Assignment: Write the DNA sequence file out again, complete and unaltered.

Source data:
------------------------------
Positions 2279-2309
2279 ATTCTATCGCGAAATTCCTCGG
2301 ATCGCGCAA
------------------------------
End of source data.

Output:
Positions 2279-2309
2279 ATTCTATCGCGAAATTCCTCGG
2301 ATCGCGCAA